Ethics of Cochlear Implantation in Young Children: A Review and Reply From a Deaf-World Perspective
Otolaryngology and Head and Neck Surgery. 1998 Oct; 119(4): 297-313.
This article examines ethical dilemmas related to cochlear implant surgery in children. These dilemmas arise from the existence of a linguistic and cultural minority called the Deaf World. Organizations of culturally Deaf adults in the United States and abroad, as well as the World Federation of the Deaf, have, on ethical grounds, strongly criticized the practice of cochlear implant surgery in children. Three ethical dilemmas are examined. (1) The surgery is of unproven value for the main significant benefit sought, language acquisition, whereas the psychological, social, and linguistic risks have not been assessed. Thus the surgery appears to be innovative, but innovative surgery on children is ethically problematic. (2) It is now widely recognized that the signed languages of the world are full-fledged natural languages, and the communities that speak those languages have distinct social organizations and cultures. Deaf culture values lead to a different assessment of pediatric cochlear implant surgery than do mainstream (hearing) values, and both sets of values have standing. (3) The fields of otology and audiology want to provide cochlear implants to Deaf children but also, their leaders say, want to protect Deaf culture; those appear to be conflicting goals in principle because, if there were perfect implants, the ranks of the Deaf World would diminish.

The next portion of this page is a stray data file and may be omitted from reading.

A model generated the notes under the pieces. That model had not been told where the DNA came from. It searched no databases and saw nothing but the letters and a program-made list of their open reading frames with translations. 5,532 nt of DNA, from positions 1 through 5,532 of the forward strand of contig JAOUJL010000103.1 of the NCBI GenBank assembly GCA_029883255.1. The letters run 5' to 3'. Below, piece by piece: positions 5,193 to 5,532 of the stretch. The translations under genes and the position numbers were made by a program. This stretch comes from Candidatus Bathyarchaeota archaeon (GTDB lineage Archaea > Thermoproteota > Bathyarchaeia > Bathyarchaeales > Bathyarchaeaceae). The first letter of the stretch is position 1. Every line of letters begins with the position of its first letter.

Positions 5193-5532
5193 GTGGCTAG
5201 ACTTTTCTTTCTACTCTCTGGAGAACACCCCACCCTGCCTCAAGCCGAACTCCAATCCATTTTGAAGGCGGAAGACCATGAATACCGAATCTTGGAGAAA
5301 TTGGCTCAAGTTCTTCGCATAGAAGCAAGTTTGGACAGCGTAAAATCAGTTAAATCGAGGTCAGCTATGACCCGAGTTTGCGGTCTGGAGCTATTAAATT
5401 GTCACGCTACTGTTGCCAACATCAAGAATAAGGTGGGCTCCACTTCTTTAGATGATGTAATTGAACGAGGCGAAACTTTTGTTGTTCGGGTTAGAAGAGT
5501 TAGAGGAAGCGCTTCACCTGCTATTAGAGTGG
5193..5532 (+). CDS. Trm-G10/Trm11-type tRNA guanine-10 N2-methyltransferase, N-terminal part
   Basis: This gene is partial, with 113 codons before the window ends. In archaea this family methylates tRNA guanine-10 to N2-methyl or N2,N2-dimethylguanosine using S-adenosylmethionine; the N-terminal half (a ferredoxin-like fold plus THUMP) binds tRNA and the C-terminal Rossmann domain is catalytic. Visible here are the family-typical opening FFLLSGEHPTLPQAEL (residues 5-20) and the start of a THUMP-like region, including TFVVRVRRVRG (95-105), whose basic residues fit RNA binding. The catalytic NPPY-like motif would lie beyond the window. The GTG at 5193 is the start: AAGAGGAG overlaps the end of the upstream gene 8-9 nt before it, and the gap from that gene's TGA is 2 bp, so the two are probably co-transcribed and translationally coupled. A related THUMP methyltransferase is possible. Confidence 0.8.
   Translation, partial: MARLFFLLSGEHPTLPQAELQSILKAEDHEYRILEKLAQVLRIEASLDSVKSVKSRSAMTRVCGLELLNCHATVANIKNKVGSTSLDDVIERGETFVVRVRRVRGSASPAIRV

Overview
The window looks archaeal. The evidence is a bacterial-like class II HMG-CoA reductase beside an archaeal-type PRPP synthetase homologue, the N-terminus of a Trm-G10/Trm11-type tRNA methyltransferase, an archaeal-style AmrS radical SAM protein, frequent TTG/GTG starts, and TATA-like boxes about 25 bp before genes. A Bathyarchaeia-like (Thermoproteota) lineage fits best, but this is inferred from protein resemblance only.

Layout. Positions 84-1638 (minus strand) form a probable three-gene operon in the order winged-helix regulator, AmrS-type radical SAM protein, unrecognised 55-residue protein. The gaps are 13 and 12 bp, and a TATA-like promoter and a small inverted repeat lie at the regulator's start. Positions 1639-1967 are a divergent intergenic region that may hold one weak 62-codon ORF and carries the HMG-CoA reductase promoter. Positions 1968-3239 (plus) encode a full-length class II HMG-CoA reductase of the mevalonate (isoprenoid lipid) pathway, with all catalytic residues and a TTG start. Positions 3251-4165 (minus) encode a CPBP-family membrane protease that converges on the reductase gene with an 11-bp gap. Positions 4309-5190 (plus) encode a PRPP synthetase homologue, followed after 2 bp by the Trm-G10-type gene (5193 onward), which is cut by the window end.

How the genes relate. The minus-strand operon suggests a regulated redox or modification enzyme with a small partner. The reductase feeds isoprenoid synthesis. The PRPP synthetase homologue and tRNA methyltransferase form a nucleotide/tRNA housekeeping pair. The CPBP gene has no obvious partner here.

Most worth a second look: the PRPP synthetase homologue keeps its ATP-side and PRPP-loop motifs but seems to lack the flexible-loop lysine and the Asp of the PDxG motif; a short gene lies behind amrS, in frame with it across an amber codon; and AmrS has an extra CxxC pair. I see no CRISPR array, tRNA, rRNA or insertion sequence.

Adults; Age Factors; Attitudes; Children; Cochlear Implants; Communication; Cultural Pluralism; Culture; Consent; Discrimination; Empirical Research; Ethics; Goals; Hearing Disorders; Informed Consent; International Aspects; Investigational Therapies; Medical Devices; Minority Groups; Normality; Organizations; Parental Consent; Research; Review; Risks and Benefits; Social Discrimination; Surgery; Therapeutic Research; Treatment Outcome; Values;
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